The International Air Transport Association has spoken out about the European flight sector, encouraging carriers in this region to develop policies that promote aviation, rather than harm it. In an address to the European Aviation Club, IATA Director General and CEO Tony Tyler shared what he deemed a “win-win” approach.
“There are numerous areas of common interest between what is good for the industry and what is good for Europe,” Tyler said. Fostering them could prevent European carriers from falling victim to the negative effects of regulation, he explained.
“At present, the general direction is on restricting and taxing aviation,” Tyler continued. “Instead of enabling policies, they seem focused on disabling — an unintended consequence that imposes a big cost on European airlines’ competitiveness.”
The EU Emissions Trading Scheme is an example of this, Tyler asserted. Since January, carriers flying into European airspace have been subjected to additional fuel surcharges — a measure “states see as an attack on their sovereignty,” Tyler stated.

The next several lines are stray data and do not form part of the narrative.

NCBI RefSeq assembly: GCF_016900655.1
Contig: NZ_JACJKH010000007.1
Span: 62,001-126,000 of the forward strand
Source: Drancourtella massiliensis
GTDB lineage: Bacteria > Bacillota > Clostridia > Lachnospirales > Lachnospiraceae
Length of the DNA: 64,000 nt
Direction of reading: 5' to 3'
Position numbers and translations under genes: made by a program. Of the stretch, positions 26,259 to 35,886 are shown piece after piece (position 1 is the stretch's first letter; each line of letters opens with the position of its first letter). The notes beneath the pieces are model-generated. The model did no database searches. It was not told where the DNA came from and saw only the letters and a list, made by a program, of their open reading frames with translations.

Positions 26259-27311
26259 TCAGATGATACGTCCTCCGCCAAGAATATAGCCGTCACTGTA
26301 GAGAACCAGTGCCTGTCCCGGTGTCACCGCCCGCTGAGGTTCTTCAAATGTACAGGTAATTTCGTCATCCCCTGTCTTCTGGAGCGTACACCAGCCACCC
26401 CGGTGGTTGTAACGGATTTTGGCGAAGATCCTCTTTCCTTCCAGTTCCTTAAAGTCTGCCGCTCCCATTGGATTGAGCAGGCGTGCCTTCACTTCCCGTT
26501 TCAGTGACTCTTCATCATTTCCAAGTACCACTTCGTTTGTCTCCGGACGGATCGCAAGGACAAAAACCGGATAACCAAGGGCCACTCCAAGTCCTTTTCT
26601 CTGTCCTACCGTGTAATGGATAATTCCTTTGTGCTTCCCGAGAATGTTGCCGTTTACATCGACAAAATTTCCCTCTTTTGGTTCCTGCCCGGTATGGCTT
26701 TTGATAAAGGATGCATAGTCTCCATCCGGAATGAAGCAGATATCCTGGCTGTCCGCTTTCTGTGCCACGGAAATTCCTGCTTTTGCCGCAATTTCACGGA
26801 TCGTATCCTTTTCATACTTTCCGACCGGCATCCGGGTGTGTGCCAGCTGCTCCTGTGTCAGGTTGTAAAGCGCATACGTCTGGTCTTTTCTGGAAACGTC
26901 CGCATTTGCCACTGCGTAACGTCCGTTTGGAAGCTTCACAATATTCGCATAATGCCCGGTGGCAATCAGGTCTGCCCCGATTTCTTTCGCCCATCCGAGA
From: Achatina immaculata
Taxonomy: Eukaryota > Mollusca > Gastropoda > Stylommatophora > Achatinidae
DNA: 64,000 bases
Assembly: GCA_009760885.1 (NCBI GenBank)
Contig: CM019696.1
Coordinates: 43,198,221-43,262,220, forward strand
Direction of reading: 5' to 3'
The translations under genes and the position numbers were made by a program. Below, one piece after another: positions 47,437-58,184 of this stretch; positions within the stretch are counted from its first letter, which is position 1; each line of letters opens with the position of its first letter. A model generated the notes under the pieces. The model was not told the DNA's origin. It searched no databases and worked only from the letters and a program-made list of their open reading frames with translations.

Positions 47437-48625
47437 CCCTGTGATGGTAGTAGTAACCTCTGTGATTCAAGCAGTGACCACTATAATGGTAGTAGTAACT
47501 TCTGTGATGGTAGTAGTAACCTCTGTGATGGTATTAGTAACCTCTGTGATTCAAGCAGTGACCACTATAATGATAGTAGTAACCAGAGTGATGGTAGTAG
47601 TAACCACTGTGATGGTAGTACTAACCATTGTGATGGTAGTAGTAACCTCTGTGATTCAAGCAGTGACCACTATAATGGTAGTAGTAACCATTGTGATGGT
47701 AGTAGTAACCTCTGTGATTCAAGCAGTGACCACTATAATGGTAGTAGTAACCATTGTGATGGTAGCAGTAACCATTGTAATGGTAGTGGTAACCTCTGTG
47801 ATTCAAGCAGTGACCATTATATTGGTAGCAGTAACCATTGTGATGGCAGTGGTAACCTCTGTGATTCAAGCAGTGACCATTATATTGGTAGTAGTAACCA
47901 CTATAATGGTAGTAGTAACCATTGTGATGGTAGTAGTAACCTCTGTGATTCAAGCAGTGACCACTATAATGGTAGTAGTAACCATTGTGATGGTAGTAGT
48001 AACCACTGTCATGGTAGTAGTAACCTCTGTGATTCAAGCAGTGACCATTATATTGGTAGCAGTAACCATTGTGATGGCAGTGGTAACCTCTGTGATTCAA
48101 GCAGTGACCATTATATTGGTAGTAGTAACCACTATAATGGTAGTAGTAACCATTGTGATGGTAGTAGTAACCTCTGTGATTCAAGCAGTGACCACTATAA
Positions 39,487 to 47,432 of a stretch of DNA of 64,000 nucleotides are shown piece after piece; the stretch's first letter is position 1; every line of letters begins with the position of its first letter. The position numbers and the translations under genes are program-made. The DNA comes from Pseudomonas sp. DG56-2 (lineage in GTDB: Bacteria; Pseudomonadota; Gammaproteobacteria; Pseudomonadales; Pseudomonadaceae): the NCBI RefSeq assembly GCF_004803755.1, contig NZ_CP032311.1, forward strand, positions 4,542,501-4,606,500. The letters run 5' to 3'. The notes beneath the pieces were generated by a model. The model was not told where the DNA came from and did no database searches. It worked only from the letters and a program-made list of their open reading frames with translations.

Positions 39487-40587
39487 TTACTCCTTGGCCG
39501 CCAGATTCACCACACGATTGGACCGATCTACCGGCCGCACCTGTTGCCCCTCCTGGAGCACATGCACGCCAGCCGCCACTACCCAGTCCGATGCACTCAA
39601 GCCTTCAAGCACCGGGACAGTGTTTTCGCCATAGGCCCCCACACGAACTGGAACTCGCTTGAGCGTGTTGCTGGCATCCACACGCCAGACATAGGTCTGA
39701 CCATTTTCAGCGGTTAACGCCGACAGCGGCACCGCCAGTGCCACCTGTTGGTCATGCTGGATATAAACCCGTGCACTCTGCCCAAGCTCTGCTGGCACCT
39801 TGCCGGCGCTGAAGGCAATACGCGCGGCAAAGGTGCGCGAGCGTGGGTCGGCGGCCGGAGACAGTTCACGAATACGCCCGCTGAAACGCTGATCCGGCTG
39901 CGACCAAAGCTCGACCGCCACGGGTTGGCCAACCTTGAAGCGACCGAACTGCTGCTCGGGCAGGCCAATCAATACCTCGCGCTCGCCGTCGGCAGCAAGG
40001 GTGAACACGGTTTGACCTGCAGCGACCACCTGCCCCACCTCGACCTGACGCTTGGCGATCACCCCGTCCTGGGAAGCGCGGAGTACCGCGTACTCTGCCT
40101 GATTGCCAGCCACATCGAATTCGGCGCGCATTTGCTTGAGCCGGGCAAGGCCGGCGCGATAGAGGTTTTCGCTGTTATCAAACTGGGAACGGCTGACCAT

Although IATA endorses carbon-reduction policies, it touts a global approach to sustainability developed though the International Civil Aviation Organization. It’s an approach that may be gaining steam in Europe, Tyler revealed.
“I am sensing a growing recognition in Brussels that a global scheme developed through ICAO would provide a superior solution both for managing aviation’s emissions and to resolving the political problems caused by extending the scheme beyond Europe’s borders,” Tyler said.
Although he said it’s an encouraging development, he fears that the effects of the EU ETS may already be underway. “Airlines from Europe may face some retaliatory action,” Tyler told the European Aviation Club. “And some non-European airlines may have to choose whether to obey the law of their land or that of Europe — two more unintended consequences, which should convince all states that ICAO is the way forward.”
Either way, Tyler said aviation is critical to boosting the crippled economy of Europe. “Over 35 percent of the value of goods traded internationally is transported by air,” Tyler stated. “With austerity budgets across Europe, export revenues from cargo and tourists are critical to support jobs and GDP growth.”